Angiotensin-converting enzyme inhibitors (ACEIs) are commonly used to treat cardiovascular disorders. The use of ACEIs for hypertension is well established, although these agents have not proven to be superior to other antihypertensive agents. The use of ACEIs in heart failure is also well established, and has proven to reduce morbidity and mortality. ACEIs are now routinely used in myocardial infarction patients to reduce reinfarction and mortality risk, and are combined with a diuretic for secondary prevention in stroke patients. Proof that ACEIs also reduce the progression of diabetic nephropathy supports their use in all diabetic patients. With the evidence of efficacy now available, angiotensin-converting enzyme inhibitors should be considered for all patients with diabetes or a history of cardiovascular disease, except for those at low risk.
Numerous trials have confirmed that patients with hypertension and other compelling indications (heart failure, diabetes, stroke, and myocardial infarction) can benefit from first-line therapy with ACEIs.
The use of angiotensin-converting enzyme inhibitors (ACEIs) is ubiquitous in the treatment of cardiovascular disorders. These agents inhibit the action of the angiotensin-converting enzyme that catalyzes the conversion of angiotensin I to angiotensin II, a potent vasoconstrictor.
Inhibition of angiotensin II results in vasodilation, reduced sodium retention, and reduced sympathetic and renin-angiotensin-aldosterone system activation. There is considerable evidence available supporting the use of ACEIs in patients with hypertension, heart failure, and myocardial infarction (MI), and for prevention of secondary stroke, cardiovascular events, and diabetic nephropathy.
ACEIs are considered contraindicated in patients with hyperkalemia, previous angioedema with ACEIs, pregnant patients, and patients with bilateral renal artery stenosis.
Several clinical trials have shown that ACEIs are effective agents in the treatment of hypertension; however, these trials have not shown ACEIs to be superior to other antihypertensives in the absence of compelling indications (e.g., heart failure, diabetes, myocardial infarction).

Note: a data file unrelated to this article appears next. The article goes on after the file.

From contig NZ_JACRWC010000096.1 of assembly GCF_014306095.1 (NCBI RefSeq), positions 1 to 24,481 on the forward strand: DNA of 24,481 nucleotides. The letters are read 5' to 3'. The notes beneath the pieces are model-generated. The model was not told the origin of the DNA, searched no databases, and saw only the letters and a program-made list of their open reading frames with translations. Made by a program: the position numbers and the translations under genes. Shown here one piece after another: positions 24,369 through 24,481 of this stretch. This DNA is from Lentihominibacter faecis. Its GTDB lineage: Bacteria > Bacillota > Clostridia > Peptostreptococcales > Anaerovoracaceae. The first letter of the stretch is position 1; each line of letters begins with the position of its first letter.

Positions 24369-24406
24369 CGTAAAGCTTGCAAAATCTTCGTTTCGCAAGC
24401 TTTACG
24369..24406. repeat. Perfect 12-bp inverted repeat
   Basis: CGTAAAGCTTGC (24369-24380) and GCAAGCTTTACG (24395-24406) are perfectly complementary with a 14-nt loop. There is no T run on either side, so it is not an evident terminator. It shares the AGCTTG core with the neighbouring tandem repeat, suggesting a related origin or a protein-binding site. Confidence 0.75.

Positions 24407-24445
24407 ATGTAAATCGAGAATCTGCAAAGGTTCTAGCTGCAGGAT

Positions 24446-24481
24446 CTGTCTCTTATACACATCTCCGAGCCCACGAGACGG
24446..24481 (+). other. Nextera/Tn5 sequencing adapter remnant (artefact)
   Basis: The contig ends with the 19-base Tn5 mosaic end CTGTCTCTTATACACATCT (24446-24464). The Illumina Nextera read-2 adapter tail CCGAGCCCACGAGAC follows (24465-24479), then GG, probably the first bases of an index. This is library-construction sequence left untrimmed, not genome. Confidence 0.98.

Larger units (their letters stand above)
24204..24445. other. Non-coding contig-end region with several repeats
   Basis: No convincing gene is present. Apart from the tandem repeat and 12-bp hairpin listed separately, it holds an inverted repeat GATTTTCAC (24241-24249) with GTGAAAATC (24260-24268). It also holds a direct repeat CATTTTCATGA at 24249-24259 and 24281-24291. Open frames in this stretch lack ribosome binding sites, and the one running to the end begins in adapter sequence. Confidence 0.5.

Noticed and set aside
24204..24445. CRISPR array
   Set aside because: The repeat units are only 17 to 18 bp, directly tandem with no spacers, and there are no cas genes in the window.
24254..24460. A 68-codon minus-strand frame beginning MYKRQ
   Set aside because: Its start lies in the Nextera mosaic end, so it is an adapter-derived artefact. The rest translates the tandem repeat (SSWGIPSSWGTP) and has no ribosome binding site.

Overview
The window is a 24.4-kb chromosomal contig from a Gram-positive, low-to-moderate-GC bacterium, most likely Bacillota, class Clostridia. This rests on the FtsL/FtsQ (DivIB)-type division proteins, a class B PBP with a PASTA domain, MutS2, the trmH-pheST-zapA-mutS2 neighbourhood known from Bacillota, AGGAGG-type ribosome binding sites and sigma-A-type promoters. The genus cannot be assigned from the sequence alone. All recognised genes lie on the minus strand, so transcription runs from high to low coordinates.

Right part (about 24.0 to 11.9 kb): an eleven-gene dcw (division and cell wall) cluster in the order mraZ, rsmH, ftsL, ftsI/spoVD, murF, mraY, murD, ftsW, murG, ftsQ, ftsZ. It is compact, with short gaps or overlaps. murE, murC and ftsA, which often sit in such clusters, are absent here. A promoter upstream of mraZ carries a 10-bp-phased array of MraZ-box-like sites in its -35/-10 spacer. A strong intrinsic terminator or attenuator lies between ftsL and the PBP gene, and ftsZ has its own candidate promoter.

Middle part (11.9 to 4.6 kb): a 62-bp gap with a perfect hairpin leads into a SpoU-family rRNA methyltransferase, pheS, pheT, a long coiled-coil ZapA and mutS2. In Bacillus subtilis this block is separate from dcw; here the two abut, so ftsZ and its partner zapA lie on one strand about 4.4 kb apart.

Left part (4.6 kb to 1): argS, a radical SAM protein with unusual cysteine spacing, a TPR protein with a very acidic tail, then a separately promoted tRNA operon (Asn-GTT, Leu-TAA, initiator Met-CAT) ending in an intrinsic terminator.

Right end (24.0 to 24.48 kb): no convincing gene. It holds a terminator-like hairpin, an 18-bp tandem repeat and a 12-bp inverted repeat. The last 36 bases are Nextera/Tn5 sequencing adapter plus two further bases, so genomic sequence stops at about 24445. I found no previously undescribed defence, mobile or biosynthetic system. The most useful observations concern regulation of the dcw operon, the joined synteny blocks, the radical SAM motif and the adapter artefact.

Three large, landmark studies investigating ACEI use in hypertension are the ALLHAT, the CAPPP trial, and the UKPDS.[1-3]
The ALLHAT compared lisinopril with conventional therapy (chlorthalidone or amlodipine). The CAPPP trial compared captopril with conventional therapy (beta-blocker or diuretic), while the UKPDS compared captopril with atenolol.
All three trials concluded that ACEIs are not superior to conventional therapy designed to treat uncomplicated hypertension in order to reduce risk of myocardial infarction, stroke, or cardiac death. Thus, for uncomplicated hypertension, an ACEI is one option among the various antihypertensive drug classes.
If hypertension is accompanied by other compelling indications (previous stroke, diabetes, heart failure, myocardial infarction), then an ACEI is strongly recommended as the first-line antihypertensive therapy. This is supported by the most recent Joint National Committee hypertension guidelines (JNC 7 report) as well as by the 2010 Canadian Hypertension Education Program (CHEP) guidelines.[4,5]
Clinical trials uniformly show that ACEIs reduce all-cause mortality in patients with varying degrees of heart failure. The initial trials of ACEI use in heart failure patients consistently showed significant reduction in mortality.[6,7]
More recent trials (the AIRE and TRACE studies) have also shown mortality reduction with ramipril and trandolapril.[8,9] These landmark trials all demonstrated a mortality reduction with ACEI use when compared with placebo.
The 2009 American College of Cardiology/American Heart Association (ACC/AHA) guidelines and 2006 Canadian consensus guidelines strongly recommend ACEI use in all heart failure patients with a reduced left ventricular ejection fraction (LVEF) of 40% or less to reduce mortality and worsening heart function.[10,11]
Current guidelines recommend the uptitration of an ACEI to achieve target doses or the highest dose tolerated by the patient. Optimal dosing of an ACEI in heart failure patients has been associated with decreased risk of hospitalization.
Several studies demonstrate that the use of an ACEI in patients recovering from an MI results in a significant reduction in all-cause mortality and morbidity. Landmark trials (CCS-1, GISSI-3, and SMILE) all uniformly demonstrated a mortality reduction when ACEI therapy was used after an MI.[12-14]
More recent trials (the TRACE and AIRE studies) also demonstrated mortality reduction with ACEI use, particularly in patients with left ventricular dysfunction.8,9 A meta-analysis of all published, major trials investigating the use of an ACEI after an MI conclusively supports a role for ACEI therapy in the early phase and ongoing management of MI.